The non-profit veteran organization appeals to the American public’s generosity and desire to reward those who have served, and it works. In 2014, the group received more than $300 million in donations.

According to the charity’s tax filings, spending on conferences and meetings went from $1.7 million in 2010, to $26 million in 2014. That’s almost the same amount spent on its top program, combat stress recovery.

The all hands meetings would take place in great vacation locales, with first class accommodations and all expenses paid. And while the meetings were used to promote team building, many were left wondering if such extremes were warranted.

Many smaller non-profits depend on grants given out by the Wounded Warrior Foundation, and so, moving forward, the new leadership will be focusing on restoring the public’s trust in the good works WWF does.

From 2010 to 2015, participation across WWP’s many programs increased from approximately 1,850 wounded warriors to more than 144,000 wounded warriors.

Military Connection salutes and proudly serves veterans and service members in the Army, Navy, Air Force, Marines, Coast Guard, Guard and Reserve,  and their families.

Don’t Underestimate the Impact of Concussions

concussion suicide

By Debbie Gregory.

After any type of brain injury, there are a number of challenges during the recovery process. Scientists have known for a long time that suicide and brain injury are linked, but the actual number of people who have had a brain injury that have committed suicide wasn’t explored.

A new study conducted by a team of Canadian researchers, headed up by Dr. Donald Redelmeier, has found that the long term risk of suicide increases three-fold among adults who have had concussions.

Recently published in the Canadian Medical Association Journal, the results reflect a study that concentrated on ordinary people who had concussions but did not sustain severe brain injury. The researchers explored official death certificates that listed suicide as the cause of death, and then examined the person’s medical history over 20 years.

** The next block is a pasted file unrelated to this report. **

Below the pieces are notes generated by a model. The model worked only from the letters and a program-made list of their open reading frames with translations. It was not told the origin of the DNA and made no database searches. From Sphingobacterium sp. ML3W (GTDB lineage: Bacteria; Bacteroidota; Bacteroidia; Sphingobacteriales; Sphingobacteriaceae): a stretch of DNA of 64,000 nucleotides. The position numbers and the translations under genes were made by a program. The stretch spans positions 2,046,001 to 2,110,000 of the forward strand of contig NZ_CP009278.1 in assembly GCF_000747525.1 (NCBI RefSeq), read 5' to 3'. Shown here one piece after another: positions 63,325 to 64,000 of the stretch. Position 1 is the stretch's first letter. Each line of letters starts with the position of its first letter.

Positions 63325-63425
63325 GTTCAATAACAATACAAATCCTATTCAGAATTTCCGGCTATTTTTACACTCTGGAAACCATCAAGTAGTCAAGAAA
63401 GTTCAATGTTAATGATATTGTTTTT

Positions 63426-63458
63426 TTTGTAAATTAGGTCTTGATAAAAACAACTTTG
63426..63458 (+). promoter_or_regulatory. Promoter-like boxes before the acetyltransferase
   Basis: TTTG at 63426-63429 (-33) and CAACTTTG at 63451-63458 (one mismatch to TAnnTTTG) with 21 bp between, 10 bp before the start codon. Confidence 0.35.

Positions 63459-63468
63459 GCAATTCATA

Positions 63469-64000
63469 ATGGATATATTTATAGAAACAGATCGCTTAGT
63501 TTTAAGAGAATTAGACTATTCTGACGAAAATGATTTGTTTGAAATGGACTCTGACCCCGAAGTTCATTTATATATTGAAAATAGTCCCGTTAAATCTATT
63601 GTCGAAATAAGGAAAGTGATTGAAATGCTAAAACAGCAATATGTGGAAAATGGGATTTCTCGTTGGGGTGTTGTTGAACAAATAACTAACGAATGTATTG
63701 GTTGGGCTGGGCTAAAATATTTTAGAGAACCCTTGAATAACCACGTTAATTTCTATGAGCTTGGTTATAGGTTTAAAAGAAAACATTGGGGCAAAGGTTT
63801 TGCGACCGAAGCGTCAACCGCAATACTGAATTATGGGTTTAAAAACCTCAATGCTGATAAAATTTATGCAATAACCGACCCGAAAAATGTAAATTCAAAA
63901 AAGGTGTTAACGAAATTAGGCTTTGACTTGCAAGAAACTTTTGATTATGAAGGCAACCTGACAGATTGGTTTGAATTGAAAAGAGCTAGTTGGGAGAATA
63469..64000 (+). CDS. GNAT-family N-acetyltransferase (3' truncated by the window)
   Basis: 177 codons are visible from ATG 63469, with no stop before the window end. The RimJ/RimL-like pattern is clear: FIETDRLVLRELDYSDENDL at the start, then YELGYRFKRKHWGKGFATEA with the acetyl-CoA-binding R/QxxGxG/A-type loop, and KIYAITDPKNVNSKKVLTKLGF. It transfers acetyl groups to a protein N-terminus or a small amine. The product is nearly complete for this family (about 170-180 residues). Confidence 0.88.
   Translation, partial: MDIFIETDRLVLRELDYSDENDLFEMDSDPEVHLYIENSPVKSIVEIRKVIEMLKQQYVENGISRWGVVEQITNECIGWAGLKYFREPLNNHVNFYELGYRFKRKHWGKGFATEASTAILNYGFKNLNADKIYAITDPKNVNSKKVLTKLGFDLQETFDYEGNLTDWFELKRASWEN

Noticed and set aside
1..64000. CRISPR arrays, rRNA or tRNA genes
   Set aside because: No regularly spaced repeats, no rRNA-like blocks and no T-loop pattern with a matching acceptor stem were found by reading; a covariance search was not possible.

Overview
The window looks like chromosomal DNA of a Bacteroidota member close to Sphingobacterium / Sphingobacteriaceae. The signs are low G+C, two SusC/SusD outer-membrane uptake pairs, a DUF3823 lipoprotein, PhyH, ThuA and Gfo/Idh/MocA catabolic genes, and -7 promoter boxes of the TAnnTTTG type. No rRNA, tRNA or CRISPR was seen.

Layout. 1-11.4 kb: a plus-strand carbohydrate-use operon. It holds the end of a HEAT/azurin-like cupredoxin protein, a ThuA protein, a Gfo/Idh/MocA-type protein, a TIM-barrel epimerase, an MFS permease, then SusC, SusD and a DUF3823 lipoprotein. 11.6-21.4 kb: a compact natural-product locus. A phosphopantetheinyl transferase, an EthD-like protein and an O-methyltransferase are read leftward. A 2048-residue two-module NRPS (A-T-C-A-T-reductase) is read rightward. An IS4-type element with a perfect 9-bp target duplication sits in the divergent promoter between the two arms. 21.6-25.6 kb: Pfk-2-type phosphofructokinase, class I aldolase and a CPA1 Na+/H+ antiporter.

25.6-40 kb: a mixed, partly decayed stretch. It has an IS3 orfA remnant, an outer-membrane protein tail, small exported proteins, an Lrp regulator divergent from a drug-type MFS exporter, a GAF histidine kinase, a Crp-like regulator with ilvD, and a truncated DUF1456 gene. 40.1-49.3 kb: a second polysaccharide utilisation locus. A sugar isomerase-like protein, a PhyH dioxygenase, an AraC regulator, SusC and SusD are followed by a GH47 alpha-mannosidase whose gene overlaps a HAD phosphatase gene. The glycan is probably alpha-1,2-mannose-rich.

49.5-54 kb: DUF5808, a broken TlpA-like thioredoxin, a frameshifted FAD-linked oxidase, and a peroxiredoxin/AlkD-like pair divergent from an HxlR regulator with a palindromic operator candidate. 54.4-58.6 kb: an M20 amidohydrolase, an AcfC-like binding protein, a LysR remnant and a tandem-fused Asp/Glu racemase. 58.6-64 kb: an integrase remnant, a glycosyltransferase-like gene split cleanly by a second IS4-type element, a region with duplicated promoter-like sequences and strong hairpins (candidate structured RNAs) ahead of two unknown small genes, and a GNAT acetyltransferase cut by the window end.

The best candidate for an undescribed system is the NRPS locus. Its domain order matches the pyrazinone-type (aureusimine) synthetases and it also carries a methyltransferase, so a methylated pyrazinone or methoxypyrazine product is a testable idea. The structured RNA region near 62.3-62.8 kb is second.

Their research revealed a suicide rate of 31 deaths per 100,000, which is three times the norm. Each additional concussion raised the suicide risk.

“Multiple concussions can be cumulative, and that’s where the more significant deficits occur,” according to Gary Pace, the director of the May Center for Education and Neuro-rehabilitation. “We do know now that as a result of multiple concussions, the brain becomes more vulnerable to more long-term kinds of brain injuries, which results in some of the depression we see in individuals.”

“The magnitude of the increased risk surprised me,” said Dr. Redelmeier, a practicing physician and professor of medicine.

Although research often focuses on traumatic brain injuries rather than smaller, milder concussions, concussions can lead to depression and anxiety.

Redelmeier feels that people who have sustained concussions should give themselves time to recover, and remember that their head injury, no matter how mild, is an important part of their medical history.